The FTSE 100 ended higher on Friday as the pound weakened following dismal UK data on the services and manufacturing industries.
The latest data from Markit released on Friday showed the UK economy contracted at its steepest pace since early 2009 in July.
Markit’s flash UK composite purchasing managers’ index, which combines both the services and manufacturing sectors, fell to 47.7 in July from 52.4 in June. A reading below 50 indicates contraction.
The flash services PMI slid to 47.4 from 52.3 in June, missing expectations of 49.2 and marking the lowest reading since March 2009.
The manufacturing PMI came in at 49.1 from 52.1 the month before, falling short of economists’ expectations for a reading of 50. This was the lowest level since February 2013.
The collapse in the composite PMI to its lowest level since April 2009 provides the first major evidence that the UK is entering a sharp downturn.
The confidence shock from the (UK’s vote to leave the European Union on 24 June) might wear off over the coming months, but the decline in the new orders index to just 46.2, from 53.0 in June, points to even faster falls in output ahead.
The pound fell 1.16% against the dollar to $1.3080 as the report fuelled hopes the Bank of England will cut interest rates at next month’s meeting.
BoE Governor Mark Carney said at last week’s policy meeting that the Bank was waiting on more evidence on the impact of the Brexit vote before considering further stimulus. The central bank shocked the market by keeping interest rates unchanged at the meeting.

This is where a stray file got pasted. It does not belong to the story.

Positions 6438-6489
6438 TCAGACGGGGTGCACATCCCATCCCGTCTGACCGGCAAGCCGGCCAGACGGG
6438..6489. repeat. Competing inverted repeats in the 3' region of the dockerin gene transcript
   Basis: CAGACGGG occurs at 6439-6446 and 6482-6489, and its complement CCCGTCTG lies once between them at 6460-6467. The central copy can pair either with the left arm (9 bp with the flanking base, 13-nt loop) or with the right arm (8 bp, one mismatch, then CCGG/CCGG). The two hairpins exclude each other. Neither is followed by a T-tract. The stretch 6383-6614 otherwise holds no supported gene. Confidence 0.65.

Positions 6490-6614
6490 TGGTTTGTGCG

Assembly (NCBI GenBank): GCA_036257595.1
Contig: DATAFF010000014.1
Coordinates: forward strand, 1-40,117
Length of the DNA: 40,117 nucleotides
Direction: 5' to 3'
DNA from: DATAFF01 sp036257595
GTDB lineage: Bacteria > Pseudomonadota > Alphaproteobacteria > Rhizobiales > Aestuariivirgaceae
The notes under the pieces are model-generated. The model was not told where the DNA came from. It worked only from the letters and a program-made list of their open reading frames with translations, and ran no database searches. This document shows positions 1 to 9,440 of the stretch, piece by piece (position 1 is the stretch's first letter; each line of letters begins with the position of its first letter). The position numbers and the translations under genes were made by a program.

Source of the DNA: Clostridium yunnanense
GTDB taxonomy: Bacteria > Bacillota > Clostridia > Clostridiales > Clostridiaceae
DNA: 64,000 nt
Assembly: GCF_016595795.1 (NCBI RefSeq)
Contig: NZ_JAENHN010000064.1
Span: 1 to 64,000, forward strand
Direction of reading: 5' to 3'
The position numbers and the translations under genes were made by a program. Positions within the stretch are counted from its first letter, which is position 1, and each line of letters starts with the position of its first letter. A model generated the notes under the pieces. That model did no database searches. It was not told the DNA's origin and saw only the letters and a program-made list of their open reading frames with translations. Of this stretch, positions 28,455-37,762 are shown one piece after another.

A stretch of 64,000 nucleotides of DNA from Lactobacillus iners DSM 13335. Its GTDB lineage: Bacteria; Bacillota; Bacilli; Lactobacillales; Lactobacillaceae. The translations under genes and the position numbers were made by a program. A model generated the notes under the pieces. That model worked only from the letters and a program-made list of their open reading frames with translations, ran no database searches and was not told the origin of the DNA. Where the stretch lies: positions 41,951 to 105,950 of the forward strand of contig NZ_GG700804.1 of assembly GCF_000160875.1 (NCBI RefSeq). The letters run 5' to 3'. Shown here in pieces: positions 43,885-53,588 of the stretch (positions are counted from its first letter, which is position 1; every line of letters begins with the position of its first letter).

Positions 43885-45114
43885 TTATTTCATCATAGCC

“A dire set of PMI numbers for the UK, which will be taken by those once in the ‘Remain’ camp as evidence of the dire impact of the Brexit vote, caused the pound to shed much of the (admittedly limited) ground gained in the past week,” said Chris Beauchamp, senior market analyst at IG.
“The data, plus the implication that the BoE will look to ease policy, has hit sterling hard.”
The flash Eurozone composite PMI also slipped to 52.9 from 53.1 in June, hitting an 18-month low but better than expectations for a reading of 52.5.
The services PMI came in at 52.7, down from 52.8 in June, also marking an 18-month low but ahead of expectations of 52.5.
The manufacturing PMI nudged down to 51.9 in July from 52.8 the previous month. This marked a two-month low and was a touch below the expected reading of 52.0.
“The eurozone economy showed surprising resilience in the face of the UK’s vote to leave the EU and another terrorist attack in France,” said Chris Williamson, chief economist at Markit.
“The overall rate of economic growth is largely unchanged, suggesting GDP is growing at a sluggish but reasonably steady annual rate of around 1.5%.”
Stateside, Markit’s flash US manufacturing PMI rose to an eight-month high of 52.9 in July from 51.3 in June. This was ahead of expectations for a reading of 51.6, led by a robust expansion of incoming new work and the fastest upturn in production volumes for eight months.